Paralegal Ethics: A Few Things To Keep In Mind
Law, by its very nature, is a field that is often rife with conflicting interests, where people's lives, livelihoods, careers, and property are constantly at stake. Being the case, it is essential that paralegal ethics be understood and followed in order to maintain maximum fairness and integrity, and to help ensure justice for all parties involved.
It is no surprise that the legal community takes ethics violations very seriously. There has been much written about ethics, in law and otherwise, because there is so much to learn and understand. Many paralegal programs have courses dedicated to legal ethics because it is paramount that paralegals are aware of the ethical standards regarding legal work. While the use of common sense and good judgement is a good rule of thumb to follow when deliberating ethics, there is still a lot of gray area where knowing and following precedents will be required for maintaining your highest ethical standards.
The National Federation of Paralegal Associations (NFPA), a professional organization of paralegals and paralegal associations, has a code of ethics model that covers the subject pretty thoroughly, although it is written in a very legalese manner. The PDF can be found here.
Avoiding the Unauthorized Practice of Law
As a paralegal you are not allowed to have clients of your own, and if you try to do too much you may end up over-stepping your boundaries. Sometimes you may want to help a client so much that you begin performing tasks that only a licensed attorney may perform. As long as you are properly supervised by a licensed attorney, you can perform many tasks on behalf of the client, although some of the things you are allowed to do may vary from state to state.
Maintaining Client Confidentiality
You will have access to a lot of personal and private information, and it is your duty to protect the confidentiality of that information. You cannot share a client's confidential information with anyone, including their family, the judge, opposing lawyers, or the media. It can only be discussed between you, the paralegal, and the supervising attorney who represents the client and supervises your work.
Disclosing Your Paralegal Status
In order for a client not to mistake you for a licensed attorney you must clearly indicate that you are a paralegal when dealing with him or her. It is your duty to make sure the clients you work with know your role and responsibilities in the case.
Reporting Ethics Violations of Other Legal Professionals
If you have knowledge of fraud, deceit, dishonesty, or misrepresentation on the part of another legal professional, it is your duty to disclose that information to the proper person, usually your supervising attorney. If the person committing the ethical violation happens to be your supervising attorney, they you may have to report the problem to his or her supervisor, another trusted attorney, or the state bar association.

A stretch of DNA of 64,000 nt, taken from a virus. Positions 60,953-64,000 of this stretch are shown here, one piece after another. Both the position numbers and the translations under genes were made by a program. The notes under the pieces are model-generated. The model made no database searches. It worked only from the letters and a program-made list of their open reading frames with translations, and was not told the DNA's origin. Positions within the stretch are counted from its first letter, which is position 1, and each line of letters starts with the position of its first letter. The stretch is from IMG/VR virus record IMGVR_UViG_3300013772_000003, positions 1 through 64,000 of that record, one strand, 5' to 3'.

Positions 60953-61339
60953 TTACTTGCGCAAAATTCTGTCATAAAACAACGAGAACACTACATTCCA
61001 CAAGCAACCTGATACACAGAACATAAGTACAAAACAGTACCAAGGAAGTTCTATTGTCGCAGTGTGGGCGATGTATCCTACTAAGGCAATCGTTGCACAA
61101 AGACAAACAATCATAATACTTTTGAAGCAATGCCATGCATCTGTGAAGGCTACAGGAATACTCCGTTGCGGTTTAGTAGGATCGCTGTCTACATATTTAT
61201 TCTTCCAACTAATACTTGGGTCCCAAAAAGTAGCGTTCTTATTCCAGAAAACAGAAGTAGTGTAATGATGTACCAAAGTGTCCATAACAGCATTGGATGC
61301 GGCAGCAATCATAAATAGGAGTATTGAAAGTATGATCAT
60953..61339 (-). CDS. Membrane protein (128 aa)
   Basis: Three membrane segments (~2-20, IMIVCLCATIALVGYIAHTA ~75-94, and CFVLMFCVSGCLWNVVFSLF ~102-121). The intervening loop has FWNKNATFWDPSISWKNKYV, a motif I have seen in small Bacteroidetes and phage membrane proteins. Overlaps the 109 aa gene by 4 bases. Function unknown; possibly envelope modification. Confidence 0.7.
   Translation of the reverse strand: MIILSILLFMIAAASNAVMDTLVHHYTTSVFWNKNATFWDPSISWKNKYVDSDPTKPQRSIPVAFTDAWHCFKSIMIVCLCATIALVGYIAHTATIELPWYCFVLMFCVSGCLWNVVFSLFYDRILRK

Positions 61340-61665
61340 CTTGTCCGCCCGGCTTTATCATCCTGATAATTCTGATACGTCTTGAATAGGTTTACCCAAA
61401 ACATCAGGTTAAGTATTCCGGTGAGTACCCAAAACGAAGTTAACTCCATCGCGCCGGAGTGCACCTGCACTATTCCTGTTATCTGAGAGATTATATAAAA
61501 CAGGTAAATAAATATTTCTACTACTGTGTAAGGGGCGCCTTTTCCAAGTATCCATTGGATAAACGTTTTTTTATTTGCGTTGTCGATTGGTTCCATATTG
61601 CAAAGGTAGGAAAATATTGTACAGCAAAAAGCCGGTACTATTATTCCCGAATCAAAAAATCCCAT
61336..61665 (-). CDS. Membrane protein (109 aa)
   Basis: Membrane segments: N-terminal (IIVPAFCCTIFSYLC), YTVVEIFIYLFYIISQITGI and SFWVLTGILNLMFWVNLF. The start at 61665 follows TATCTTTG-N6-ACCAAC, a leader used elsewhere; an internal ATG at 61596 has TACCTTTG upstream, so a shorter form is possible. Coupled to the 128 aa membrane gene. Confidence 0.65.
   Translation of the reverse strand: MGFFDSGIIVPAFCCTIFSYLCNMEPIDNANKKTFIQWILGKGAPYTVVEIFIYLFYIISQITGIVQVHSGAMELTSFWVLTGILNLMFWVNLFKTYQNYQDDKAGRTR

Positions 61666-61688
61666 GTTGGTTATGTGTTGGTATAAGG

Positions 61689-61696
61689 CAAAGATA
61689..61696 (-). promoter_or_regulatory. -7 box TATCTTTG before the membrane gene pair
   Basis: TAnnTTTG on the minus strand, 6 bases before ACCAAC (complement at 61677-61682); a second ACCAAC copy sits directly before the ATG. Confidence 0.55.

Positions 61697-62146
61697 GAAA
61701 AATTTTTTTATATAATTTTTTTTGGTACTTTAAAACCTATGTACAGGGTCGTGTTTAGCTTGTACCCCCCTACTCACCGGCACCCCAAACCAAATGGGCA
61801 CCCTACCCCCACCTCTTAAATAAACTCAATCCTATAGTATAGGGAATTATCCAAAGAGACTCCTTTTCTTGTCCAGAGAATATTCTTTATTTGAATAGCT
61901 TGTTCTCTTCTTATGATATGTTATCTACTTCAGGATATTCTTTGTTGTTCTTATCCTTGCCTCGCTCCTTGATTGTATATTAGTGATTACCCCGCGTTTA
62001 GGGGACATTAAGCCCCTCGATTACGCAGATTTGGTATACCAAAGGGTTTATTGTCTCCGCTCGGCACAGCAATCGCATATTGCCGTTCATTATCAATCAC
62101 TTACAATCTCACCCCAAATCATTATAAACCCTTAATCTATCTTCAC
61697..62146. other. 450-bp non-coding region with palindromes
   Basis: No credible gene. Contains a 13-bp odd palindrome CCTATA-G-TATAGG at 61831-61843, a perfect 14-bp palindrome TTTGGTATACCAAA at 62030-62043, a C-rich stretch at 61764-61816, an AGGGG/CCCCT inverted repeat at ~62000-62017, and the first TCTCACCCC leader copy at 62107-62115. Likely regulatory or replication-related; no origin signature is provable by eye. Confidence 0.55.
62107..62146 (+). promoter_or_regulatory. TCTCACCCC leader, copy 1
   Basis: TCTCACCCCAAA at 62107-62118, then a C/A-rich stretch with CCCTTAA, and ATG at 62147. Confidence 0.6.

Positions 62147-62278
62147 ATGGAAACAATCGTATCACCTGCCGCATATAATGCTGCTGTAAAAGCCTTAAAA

Disclosing Information to Prevent Death or Serious Bodily Harm
In situations when you have information that, if disclosed, may prevent a client from committing an act that could result in death or serious bodily harm, then disclosing that information will override any client confidentiality rules.
Sharing Information with Your Supervising Attorney
Since you are not allowed to have clients of your own, you must share all information with the attorney who represents the client. You can get into serious trouble if you were to establish a secretive and improper relationship with a client that comes between a client and his or her attorney.
Avoiding Conflicts of Interest
You must always work for your client's benefit by avoiding any conflict of interests whether legal, personal, or business related. A paralegal who works on a contract basis for several different attorneys cannot provide work for the attorney of the plaintiff and the attorney of the defendant in the same case.
Obeying All Applicable Attorneys' Ethics Rules
As a paralegal, you will also need to adhere to the rules of ethics that apply to attorneys since you will often be performing tasks that are normally performed by a licensed attorney.
Giving Something to the Community: Pro Bono Services
In an effort to expand the greater good, some paralegal codes of ethics call for paralegals to aspire to contribute volunteer hours to people of limited means or to the organizations that help them.
Making Your Voice Heard: Supporting Efforts to Improve the Legal System
Throughout your career as a paralegal you may find aspects of the legal system that could use some reform. Whether it's lobbying politicians to pass laws that enhance victims' rights, or staying up all hours of the night to strengthen a clients case, you should should make a concentrated effort to promote fairness and justice.